The Golden Age of x86 Gaming

Golden Age of x86 gaming? Seriously? With all those console ports, DRM-contaminated and DLC-infested bullshit?

Sorry, but please take me back to the real Golden Age of x86 gaming, back with DOS, Win9x and Voodoo graphics, hooray 3dfx. I rather fiddle with AUTOEXEC.BAT and CONFIG.SYS than endure that stupid clusterdung.

Why do you use the phrase ‘x86 gaming.’ Any particular set of reasons?

Because these are games that run on any standard x86 CPU? Granted the OS is a bit of a complication, but “emulating” old x86 consoles on future x86 CPUs is gonna be rather trivial, isn’t it?

This mini-itx case is promising – world’s smallest that can accommodate a full size traditional dual slot video card

https://www.kickstarter.com/projects/33753221/dan-cases-a4-sfx-the-worlds-smallest-gaming-tower

https://www.dan-cases.com/dana4.php

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Having had the Skull Canyon NUC for a while now what do you think of it? I’m considering getting one, and I’d like to do some gaming on it, but nothing too demanding: Guild Wars 2 and Minecraft at 1080p. (Before anyone says anything about MC needing a beefy card, you can play it heavily modded with an R7 250 with decent if not awesome frame rates just by turning a few settings down, as I recently discovered via Logical Increments.)

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Big thumbs up. Loving the box. Disk and CPU perf are best in class. Unless you know for a fact this GPU is way out of the league of the games you want to run, I recommend it.

Well, those games work passably on a Dell latop with a i5-3230M with the graphics turned down some, so they should be fine with this.

Frys is now stocking them, too, for under $600.

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One more question if you don’t mind–did you look for and/or find out anything to indicate whether faster RAM visibly improves GPU performance? I couldn’t find anything one way or another: benchmarking of the NUC suggests no overall performance benefits, although benchmarking of desktop Skylakes with Z170 chipsets shows fairly significant improvements on general benchmarks.

Nobody seems to have tested the GPU though, with faster memory. (One site that had AIDA64 results showing 20%+ general benchmark boosts then said “but nobody’s going to drop $1000 on a fast CPU and RAM and then use the integrated GPU, right?” Uh, maybe so!) I’d probably pay extra for, say, 2666 or maybe even 2800 RAM over 2133 if I was reasonably sure it’d get me another 5-8FPS–in the context of this device that’d probably be noticeable.

Unlikely since the latency usually goes up for the faster memory. On die GPU is definitely affected more strongly by memory speed but it is still a modest effect. One of my previous htpc articles had some links with on die GPU benchmarks and memory of various speeds.

Interesting article @codinghorror. That Intel NUC looks like a beast for such a small form factor!

I noticed that you specifically mention the PS 4.5, but didn’t mention the Xbox equivalent (project scorpio).

Currently the PS4 has marginally more horsepower than the Xbox One, but the new Xbox will have a considerable performance advantage over the PS 4.5 (if the rumoured specs are to be believed).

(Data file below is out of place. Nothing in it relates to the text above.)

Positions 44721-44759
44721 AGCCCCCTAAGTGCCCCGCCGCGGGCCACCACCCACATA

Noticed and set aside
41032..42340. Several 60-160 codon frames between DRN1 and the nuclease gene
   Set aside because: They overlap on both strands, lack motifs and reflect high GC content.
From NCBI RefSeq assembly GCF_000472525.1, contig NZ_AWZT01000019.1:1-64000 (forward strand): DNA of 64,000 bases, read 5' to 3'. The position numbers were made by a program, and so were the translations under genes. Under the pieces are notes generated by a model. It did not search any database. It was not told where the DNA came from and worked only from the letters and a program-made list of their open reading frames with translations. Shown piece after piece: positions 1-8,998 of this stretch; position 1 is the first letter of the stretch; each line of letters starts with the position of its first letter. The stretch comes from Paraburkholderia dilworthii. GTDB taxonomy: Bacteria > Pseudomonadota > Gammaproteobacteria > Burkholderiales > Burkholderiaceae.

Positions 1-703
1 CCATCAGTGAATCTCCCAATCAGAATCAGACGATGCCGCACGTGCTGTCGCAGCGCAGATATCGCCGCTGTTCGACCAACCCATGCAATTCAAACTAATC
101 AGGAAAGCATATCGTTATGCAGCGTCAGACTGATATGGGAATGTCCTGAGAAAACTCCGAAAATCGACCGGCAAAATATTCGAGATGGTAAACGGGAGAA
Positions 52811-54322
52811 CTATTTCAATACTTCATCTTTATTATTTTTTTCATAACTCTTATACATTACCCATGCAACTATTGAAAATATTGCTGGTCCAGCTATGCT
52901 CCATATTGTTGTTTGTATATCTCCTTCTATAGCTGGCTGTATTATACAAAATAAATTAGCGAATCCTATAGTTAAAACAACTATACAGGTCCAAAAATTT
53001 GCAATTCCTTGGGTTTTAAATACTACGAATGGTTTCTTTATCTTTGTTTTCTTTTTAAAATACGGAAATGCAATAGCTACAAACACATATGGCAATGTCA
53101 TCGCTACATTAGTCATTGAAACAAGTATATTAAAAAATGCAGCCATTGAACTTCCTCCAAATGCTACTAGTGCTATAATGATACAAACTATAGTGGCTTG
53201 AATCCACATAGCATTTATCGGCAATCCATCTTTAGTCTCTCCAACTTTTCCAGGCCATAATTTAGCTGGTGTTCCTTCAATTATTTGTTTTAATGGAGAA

I can’t find a decent spec comparison right now, the best I could find was here

The Xbox Scorpio will be capable of 6TFLOPs while the Neo is rumoured to be capable of 4.14TFLOPs. For the tech-savvy among us, that’s roughly the difference between a Nvidia GeForce GTX 1070 and a previous-generation GTX 970.

and here: https://twitter.com/SlapHappyGamers/status/742499234599948288/photo/1

As you’ve stated it’s pretty unprecedented to have an iteration mid-generation. Sony is currently ahead in this console generation, but it’ll be interesting to see if this manages to turn things around for Microsoft.

I wonder if the proposed upgrade to the PS4 is going to be too modest in light of the upgrade to the Xbox news. It’ll all depend on the price points and release dates of both units.

I’m personally very interested in the PS VR. If the PS4.5 improves the VR experience then I’ll be interested in getting one. I’ve never owned an Xbox, but I might find the new project scorpio interesting due to the beefier specs. That’s if I haven’t bought a little Intel Skull box before then! (seriously, your blog is one of the main things that drives my tech purchases).

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Your blog is very cool, love the technical detail you go into.

A lot of people would argue that the golden age of x86 gaming was in the early to mid 90s when the hardware, demo scene, games, creativity, shareware and commercial sides all collided at once.

I did have to update my video drivers to the latest version, as I experienced significant weirdness when I upgraded to a 4k OLED TV*. As a reminder, I linked it above, but the download area for the Skull Canyon drivers from Intel is:

(Now that I look again, there are also some “interesting” recent HDMI and Thunderbolt firmware updates there, too.)

* WHICH BY THE WAY IS FREAKING AWESOME

This is old hat for PCs, but to release a new, faster model that is perfectly backwards compatible is almost unprecedented in the console world.

What about the Wii U? It has actual IBM POWER based videogame hardware, rather than being an x86 PC in disguise, and it has perfect backwards compatibility with the classic Wii.

I hate x86, for all purposes :confounded:

I love the small form factor of the Skull NUC. One thing I wish however is the ability to add drives to it. As you stated, you put your drives into an enclosure and connected them via USB3. I think it would be awesome if there was a way or an addon of some sort that you could pop off the top (or bottom) of the case and have the ability to add two 2.5" or even 3.5" drives to this unit. I know that M2 SSD’s are getting larger capacities all the time, but they are also very expensive. It would be great to add a couple of drives for storage and have it be in one unit. Maybe some aftermarket company would be able to do this. With those drives, this could become the ultimate HTPC/NAS/Gaming console unit on the market.

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Thinking about turning one of these into a streaming box. From what I’ve read about the Steam streaming ecosystem is the cheap 80$ box requires Steam to take over the whole screen on the host machine. While having an Intel nuc or steam box to stream to you can still use your computer while gaming.

I have switched away from s/pdif to single cable HDMI because it turns out s/pdif doesn’t have enough bandwidth for modern multi channel sound formats, like the TrueHD ones!